So we have looked at the numbers [1] and it is very clear that most often Continuous Positive Airway Pressure (CPAP) is found unacceptable or unusable by the time a year has past. Comments from those who use and administrate the use of CPAP that I have run across on the web indicate that the numbers get worse as the years progress.

So what are the chances if making CPAP work for those who need it? I think a lot depends upon the quality of the medical support that you are able to obtain. If you have little real support I believe you have a chance of about one in three of making CPAP work long term. If you have good medical support I believe that your chances raise to perhaps two in three. And if you yourself become involved monitoring your own CPAP therapy and making it a single part of a multifaceted pursuit of a new healthy lifestyle then perhaps eight out of ten times you would succeed with CPAP.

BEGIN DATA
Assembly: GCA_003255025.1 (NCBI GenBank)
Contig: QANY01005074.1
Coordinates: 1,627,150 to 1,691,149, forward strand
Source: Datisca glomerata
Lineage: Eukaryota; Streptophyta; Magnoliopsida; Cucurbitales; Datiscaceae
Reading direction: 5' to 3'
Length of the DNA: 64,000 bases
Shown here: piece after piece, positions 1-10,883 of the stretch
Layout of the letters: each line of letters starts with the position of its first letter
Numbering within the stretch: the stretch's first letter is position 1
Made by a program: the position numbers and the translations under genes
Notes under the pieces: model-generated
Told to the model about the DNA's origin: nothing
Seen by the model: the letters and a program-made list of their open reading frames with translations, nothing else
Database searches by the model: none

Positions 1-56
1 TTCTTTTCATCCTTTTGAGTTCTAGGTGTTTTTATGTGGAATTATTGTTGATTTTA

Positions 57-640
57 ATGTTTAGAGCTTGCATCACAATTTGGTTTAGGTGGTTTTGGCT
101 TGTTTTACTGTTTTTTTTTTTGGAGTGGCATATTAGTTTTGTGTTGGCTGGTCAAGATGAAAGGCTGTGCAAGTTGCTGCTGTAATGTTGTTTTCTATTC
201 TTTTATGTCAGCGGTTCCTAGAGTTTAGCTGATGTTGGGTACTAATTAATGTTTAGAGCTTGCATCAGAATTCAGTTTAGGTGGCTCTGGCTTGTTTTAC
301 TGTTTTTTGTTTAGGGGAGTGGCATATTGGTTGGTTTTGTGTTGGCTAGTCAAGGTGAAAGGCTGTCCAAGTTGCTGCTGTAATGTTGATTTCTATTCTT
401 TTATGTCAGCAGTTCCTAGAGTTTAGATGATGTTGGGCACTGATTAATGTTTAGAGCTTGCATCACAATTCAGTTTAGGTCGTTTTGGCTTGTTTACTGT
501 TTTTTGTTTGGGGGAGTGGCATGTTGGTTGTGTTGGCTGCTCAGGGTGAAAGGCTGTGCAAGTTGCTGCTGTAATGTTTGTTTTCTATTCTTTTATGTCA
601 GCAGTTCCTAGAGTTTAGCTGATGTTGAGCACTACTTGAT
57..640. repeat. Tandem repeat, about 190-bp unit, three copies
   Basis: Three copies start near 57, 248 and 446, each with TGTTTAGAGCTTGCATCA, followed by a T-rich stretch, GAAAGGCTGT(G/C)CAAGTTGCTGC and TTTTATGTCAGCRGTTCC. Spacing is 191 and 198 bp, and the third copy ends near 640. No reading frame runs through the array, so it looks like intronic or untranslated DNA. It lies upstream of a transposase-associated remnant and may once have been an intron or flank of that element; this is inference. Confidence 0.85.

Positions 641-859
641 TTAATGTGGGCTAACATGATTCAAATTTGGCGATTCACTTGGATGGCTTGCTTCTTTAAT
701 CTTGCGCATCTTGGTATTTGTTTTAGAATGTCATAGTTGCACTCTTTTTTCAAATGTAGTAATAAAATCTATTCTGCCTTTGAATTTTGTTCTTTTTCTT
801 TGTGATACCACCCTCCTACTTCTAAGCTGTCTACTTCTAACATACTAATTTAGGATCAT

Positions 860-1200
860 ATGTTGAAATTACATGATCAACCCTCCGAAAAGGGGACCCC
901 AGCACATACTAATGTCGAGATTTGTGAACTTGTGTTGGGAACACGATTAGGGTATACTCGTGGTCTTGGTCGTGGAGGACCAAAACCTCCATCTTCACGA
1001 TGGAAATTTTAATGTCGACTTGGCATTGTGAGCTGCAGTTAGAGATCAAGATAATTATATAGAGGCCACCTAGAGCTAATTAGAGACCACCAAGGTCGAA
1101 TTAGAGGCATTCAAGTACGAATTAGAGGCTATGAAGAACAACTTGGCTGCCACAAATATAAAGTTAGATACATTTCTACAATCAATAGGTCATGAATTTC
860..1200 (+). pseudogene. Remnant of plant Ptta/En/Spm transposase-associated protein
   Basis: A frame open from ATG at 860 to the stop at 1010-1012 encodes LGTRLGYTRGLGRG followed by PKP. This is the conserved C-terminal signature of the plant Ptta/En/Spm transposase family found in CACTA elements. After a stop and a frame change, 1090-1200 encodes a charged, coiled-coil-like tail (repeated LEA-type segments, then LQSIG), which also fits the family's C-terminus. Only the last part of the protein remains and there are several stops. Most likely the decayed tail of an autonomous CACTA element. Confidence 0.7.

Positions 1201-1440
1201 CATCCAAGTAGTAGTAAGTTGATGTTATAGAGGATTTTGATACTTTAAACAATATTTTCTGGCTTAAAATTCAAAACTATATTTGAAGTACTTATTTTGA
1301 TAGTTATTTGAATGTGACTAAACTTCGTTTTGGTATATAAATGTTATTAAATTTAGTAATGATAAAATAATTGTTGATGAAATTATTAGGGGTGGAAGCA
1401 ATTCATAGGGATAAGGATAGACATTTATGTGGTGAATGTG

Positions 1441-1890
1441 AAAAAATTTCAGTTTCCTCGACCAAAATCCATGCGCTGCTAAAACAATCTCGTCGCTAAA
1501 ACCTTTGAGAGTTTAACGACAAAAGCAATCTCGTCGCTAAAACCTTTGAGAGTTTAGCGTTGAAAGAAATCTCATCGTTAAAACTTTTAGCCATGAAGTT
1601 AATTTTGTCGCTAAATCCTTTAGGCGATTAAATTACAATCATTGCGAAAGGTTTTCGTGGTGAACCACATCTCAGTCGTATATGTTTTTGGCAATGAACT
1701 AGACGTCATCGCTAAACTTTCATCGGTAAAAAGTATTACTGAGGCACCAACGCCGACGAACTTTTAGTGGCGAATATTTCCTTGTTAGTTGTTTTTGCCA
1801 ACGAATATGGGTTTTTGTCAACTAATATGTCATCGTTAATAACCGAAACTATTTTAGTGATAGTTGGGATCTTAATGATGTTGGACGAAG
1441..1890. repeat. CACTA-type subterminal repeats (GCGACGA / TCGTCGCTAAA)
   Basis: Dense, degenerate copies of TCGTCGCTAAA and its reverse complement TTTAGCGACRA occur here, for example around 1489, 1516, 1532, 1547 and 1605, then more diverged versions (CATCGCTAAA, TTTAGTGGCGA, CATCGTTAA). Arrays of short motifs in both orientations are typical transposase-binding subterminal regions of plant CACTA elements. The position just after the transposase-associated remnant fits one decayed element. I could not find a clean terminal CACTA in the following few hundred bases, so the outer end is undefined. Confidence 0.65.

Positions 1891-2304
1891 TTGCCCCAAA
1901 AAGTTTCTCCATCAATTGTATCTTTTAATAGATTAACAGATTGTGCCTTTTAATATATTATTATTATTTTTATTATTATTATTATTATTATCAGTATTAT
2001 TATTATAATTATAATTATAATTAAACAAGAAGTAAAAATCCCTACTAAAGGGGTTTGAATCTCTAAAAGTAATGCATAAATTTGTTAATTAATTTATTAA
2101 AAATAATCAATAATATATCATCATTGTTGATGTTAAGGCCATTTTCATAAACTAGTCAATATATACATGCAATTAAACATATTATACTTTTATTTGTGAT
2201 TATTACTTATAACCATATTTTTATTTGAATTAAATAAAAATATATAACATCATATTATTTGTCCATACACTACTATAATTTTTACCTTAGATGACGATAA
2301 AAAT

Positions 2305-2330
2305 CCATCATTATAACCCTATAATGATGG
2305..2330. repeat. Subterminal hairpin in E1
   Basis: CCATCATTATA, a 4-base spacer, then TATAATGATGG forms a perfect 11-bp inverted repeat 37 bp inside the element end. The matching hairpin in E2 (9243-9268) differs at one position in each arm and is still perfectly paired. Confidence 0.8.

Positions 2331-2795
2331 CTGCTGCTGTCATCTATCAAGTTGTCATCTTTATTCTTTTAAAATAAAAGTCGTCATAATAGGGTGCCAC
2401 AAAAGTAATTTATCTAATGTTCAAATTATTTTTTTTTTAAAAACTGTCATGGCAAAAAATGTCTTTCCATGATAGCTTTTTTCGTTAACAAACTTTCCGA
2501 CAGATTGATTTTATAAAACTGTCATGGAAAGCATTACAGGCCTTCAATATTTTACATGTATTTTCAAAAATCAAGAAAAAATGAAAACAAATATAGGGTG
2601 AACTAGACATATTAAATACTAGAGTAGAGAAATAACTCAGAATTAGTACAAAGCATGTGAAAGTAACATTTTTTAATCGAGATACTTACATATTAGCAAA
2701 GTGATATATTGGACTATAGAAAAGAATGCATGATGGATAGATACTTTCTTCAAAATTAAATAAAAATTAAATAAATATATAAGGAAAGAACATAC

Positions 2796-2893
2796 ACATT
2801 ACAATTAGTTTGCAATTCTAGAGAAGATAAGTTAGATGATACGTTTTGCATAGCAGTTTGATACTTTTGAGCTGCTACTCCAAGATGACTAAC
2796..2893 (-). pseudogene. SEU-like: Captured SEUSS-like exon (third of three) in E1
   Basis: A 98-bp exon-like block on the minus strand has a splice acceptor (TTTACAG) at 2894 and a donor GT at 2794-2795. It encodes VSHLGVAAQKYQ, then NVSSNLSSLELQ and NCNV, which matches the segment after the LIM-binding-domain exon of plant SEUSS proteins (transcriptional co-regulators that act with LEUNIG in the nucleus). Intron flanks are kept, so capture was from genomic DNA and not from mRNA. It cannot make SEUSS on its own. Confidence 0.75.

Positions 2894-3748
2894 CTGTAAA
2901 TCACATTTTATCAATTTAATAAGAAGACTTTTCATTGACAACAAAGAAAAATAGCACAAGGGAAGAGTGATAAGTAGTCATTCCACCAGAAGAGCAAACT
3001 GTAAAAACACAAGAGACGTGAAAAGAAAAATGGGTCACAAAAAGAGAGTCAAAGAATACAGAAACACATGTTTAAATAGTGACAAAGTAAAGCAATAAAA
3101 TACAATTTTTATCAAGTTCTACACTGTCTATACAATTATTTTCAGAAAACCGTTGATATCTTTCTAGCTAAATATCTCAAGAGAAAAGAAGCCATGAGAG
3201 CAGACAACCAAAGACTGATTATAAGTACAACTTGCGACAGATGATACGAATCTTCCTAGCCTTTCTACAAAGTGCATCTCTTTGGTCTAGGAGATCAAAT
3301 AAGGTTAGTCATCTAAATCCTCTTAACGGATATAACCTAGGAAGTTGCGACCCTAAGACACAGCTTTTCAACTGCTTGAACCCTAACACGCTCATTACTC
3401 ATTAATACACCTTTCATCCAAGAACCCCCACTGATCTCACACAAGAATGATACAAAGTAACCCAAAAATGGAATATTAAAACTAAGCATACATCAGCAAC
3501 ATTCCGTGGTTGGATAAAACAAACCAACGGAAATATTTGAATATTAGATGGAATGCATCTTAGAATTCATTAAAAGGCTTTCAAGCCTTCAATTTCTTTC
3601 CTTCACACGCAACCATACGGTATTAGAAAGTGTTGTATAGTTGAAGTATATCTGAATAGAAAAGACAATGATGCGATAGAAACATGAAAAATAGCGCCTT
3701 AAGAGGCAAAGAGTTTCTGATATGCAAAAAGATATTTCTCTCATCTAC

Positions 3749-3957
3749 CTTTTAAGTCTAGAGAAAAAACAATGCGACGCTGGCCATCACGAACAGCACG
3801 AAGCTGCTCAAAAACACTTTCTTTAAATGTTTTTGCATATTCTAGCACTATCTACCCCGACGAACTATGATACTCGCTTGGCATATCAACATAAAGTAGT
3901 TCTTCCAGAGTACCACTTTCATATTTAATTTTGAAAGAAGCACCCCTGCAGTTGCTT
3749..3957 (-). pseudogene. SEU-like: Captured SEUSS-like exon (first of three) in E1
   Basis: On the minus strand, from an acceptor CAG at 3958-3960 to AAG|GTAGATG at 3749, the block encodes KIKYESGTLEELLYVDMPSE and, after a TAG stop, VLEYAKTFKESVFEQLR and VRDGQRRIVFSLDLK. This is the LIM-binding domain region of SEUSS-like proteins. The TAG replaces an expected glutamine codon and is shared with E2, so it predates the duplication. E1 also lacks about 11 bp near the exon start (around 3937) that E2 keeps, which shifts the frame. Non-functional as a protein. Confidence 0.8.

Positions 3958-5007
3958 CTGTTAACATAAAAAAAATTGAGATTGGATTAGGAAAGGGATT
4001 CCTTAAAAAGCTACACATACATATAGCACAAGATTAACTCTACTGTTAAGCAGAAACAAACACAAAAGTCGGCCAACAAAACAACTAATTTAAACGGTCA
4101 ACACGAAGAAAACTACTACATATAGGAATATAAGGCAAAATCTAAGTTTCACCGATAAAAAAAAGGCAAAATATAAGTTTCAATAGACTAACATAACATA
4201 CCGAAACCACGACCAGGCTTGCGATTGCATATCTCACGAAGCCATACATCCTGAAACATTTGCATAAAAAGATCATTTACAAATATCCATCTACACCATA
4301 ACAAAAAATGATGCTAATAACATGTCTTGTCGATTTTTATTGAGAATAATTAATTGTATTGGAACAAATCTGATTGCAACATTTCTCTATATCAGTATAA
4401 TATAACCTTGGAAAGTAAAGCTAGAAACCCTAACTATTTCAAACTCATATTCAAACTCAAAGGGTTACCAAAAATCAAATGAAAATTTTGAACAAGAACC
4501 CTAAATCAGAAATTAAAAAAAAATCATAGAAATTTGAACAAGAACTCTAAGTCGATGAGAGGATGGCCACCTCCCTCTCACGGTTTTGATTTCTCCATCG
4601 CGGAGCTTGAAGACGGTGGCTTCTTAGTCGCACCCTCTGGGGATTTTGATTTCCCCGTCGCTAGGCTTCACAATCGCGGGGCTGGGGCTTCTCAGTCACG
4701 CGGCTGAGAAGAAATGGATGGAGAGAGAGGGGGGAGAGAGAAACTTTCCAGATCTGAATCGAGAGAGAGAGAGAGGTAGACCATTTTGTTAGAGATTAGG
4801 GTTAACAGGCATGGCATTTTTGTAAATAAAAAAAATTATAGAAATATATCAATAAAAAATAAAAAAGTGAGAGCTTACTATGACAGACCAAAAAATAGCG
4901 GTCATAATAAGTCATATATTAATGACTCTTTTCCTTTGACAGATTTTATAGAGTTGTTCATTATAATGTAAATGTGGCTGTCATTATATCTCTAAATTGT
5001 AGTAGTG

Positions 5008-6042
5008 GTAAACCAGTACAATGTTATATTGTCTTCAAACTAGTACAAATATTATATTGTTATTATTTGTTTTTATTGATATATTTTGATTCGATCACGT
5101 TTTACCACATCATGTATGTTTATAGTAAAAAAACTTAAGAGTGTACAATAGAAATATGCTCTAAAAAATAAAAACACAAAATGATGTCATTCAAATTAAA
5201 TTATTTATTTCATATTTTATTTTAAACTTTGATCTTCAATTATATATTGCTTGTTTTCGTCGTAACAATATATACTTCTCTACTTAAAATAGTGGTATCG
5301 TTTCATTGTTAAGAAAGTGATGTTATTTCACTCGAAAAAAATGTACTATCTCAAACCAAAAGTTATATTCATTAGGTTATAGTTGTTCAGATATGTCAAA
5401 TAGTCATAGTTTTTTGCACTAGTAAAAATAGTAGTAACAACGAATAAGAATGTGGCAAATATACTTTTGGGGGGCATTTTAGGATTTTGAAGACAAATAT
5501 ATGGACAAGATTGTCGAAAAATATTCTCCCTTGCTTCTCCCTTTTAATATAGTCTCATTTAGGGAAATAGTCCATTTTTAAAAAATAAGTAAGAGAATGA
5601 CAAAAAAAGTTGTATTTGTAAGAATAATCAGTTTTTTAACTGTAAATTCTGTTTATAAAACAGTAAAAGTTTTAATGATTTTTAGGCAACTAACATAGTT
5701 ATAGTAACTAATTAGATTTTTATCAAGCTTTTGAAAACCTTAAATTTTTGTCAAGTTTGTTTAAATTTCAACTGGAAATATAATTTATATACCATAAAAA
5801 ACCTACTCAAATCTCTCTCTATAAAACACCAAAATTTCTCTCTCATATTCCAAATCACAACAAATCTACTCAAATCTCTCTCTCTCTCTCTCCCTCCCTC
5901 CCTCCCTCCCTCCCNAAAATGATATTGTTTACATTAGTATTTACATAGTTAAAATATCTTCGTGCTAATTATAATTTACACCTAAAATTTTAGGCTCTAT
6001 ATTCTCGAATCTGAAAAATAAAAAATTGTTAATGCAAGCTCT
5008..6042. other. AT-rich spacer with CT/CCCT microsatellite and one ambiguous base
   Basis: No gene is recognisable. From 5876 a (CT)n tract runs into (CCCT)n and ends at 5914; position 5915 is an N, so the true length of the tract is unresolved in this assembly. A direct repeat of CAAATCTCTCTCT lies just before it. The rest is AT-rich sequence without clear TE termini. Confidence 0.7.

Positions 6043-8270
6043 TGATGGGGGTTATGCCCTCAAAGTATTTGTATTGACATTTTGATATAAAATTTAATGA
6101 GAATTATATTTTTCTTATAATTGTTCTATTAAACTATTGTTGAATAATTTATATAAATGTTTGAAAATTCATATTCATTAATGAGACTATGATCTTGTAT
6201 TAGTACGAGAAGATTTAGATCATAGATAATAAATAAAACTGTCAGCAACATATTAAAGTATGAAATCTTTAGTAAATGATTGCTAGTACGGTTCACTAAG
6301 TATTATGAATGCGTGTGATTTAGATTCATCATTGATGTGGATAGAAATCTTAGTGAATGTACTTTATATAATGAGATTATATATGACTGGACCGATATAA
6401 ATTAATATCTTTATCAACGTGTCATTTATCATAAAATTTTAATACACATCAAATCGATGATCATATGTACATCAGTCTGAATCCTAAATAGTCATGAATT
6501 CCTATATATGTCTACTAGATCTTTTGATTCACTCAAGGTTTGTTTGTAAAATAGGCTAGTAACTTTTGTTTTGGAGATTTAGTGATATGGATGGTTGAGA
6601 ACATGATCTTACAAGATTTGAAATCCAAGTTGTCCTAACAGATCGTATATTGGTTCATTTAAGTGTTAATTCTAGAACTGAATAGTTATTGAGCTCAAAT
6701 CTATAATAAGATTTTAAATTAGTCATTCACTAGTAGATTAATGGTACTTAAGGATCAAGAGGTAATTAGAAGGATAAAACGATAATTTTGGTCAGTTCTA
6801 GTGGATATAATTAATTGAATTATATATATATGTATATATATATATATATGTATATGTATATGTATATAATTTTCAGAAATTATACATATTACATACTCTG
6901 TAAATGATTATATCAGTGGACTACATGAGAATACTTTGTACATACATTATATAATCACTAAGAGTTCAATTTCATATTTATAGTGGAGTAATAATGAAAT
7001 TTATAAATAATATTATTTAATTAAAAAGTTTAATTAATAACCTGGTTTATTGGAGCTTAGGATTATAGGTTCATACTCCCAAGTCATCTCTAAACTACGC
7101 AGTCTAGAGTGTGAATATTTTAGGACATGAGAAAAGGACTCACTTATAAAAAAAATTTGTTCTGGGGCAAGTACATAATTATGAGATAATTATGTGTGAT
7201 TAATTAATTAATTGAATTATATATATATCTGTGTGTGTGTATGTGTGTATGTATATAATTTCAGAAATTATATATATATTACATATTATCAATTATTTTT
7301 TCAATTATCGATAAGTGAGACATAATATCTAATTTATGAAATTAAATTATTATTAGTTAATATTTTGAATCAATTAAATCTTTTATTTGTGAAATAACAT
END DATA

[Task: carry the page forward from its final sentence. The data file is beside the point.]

Since I wrote my little list of “What Helped CPAP Work”[2] I have also found that chronotherapy is helpful[3] and believe that it is likely that further work on eating well to facilitate a better microbiome[4] will also prove helpful.

While my first couple of years with CPAP proved fortunate likely due to high Apnea–hypopnea index (AHI) and Body Mass Index (BMI) (tends to limit ventilatory gain issues) by becoming a victim of crime and loosing much of that BMI CPAP then became much harder for me to use and benefit from. Had I not found enhanced expiratory rebreathing space (EERS)[5] I would likely have forsaken CPAP or simply died at about the seven year mark. As it is I may well last many many more years.





[5] Gilmartin G, McGeehan B, Vigneault K, Daly RW, Manento M, Weiss JW, Thomas RJ.
Treatment of positive airway pressure treatment-associated respiratory instability with enhanced expiratory rebreathing space (EERS).
Source: J Clin Sleep Med. 2010 Dec 15;6(6):529-38. Division of Pulmonary, Critical Care and Sleep Medicine, Beth Israel Deaconess Medical Center, Boston, MA, USA.